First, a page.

I had a pair of clients who were primate researchers. In late 2006 they went into the Tanzanian bush with a bunch of Dell Axim X5s, which we chose over the sleeker, more modern X50s because of the lower price and the availability at the time of a superb third party aluminum case. The differences between the X5 and X50 were mainly skin-deep; a chunkier PDA was actually a bit nicer to use in the field.

They carried the computers and PDAs along with a sophisticated solar-powered field biology lab to their research site via motorized canoe, then by native bearers -- just like in the old Tarzan movies. Then I didn't hear from for two and a half years, except for a message that bandits had stolen their stuff and could we send replacement hardware, which we did. I was very gratified to learn that the data backup procedures I recommended worked -- that the principal investigators always carry an SD card with an up-to-date backup of all the expedition data on their persons. Previous experience supporting field researchers in Africa suggested that anything not nailed down was bound to disappear over the course of two years.

When they returned in 2009, they were agog. They'd gone into the bush with the most advanced consumer technology available. When they came back nobody was carrying PDAs anymore, there were iPhones everywhere. The left before the iPhone was announced and returned after everybody had one, and when they saw the user interface, there were staggered. They were like Rip Van Winkle waking up in a strange new world.

As for the poster's question, as a geek I totally understand it, but from a perspective of someone who actually developed for the platform professionally, there's little attraction to working with these devices when you can get an 4.3 inch Android "tablet" for under fifty dollars, and its so much more easier and more enjoyable to develop for. There was some really nice hardware built to run pocketpc, but pocketpc itself was mediocre in the extreme. I certainly tried the Linux ports that were available, but there really wasn't a compelling reason to use them, however, other than the novelty of having Unix on the palmtop. But they didn't deliver a better handheld experience (as iOS and Android do).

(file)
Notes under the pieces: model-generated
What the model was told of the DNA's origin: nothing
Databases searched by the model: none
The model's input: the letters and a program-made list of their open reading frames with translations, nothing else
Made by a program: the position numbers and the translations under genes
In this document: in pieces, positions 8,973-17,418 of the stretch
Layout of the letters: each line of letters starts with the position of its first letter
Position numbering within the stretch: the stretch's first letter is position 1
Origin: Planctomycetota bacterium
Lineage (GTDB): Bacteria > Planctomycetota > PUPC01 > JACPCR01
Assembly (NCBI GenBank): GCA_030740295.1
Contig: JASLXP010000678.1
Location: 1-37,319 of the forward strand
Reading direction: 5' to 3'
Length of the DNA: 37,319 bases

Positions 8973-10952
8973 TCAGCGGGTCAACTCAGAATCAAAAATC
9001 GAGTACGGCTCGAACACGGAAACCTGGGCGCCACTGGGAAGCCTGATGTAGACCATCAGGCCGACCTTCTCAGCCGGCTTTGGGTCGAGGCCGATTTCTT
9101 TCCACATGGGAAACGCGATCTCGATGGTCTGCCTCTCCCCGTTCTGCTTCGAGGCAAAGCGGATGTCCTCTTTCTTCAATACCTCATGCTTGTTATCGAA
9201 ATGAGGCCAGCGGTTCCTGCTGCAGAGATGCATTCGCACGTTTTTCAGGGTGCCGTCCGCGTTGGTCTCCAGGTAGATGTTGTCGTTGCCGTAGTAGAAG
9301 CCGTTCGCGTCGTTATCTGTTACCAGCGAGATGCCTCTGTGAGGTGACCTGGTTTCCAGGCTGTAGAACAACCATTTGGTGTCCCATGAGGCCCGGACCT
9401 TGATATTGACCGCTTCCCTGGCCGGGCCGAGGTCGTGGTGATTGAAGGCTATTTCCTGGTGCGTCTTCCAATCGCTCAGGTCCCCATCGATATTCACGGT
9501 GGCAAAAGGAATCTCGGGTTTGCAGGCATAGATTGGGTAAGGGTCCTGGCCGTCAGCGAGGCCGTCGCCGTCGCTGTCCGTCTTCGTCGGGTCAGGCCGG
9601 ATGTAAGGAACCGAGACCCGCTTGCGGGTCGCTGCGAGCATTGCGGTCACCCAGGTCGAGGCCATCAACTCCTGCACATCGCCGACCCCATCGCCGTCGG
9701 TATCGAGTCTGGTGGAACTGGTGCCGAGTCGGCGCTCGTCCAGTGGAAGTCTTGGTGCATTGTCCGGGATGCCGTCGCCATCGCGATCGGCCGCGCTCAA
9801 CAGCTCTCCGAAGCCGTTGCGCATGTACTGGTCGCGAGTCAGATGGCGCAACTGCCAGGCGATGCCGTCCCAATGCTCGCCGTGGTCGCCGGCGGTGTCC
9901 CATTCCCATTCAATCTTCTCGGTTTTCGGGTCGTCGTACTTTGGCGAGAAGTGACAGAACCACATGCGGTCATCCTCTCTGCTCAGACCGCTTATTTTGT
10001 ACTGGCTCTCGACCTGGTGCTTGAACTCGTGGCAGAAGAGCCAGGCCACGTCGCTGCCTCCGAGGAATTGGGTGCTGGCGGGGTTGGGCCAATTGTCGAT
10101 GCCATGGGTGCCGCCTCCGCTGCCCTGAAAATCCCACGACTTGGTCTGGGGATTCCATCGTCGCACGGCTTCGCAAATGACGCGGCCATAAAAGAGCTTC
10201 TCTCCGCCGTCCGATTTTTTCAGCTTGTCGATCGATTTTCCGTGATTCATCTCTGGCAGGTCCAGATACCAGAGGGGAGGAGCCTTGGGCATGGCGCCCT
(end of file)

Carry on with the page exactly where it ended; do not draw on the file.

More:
I'd still consider old-school hardware for sending into the bush for several reasons. The first is a removable battery. You're in the middle of a series of observations that will make your career (this often happens in field research) and your battery goes dead. So you carry a spare, which is more convenient and cost effective. The second reason is the SD card. You finish those career-making observations and head back to camp, but you drop your device into a deep, rocky gorge. With an SD or microSD card you just pop the card with your data out and it's just a minor mishap. Third, something a little more bulky than a razor-thin smartphone is better when you're chasing a troop of chimps through the jungle, your device in hand ready to record an observation at any instant.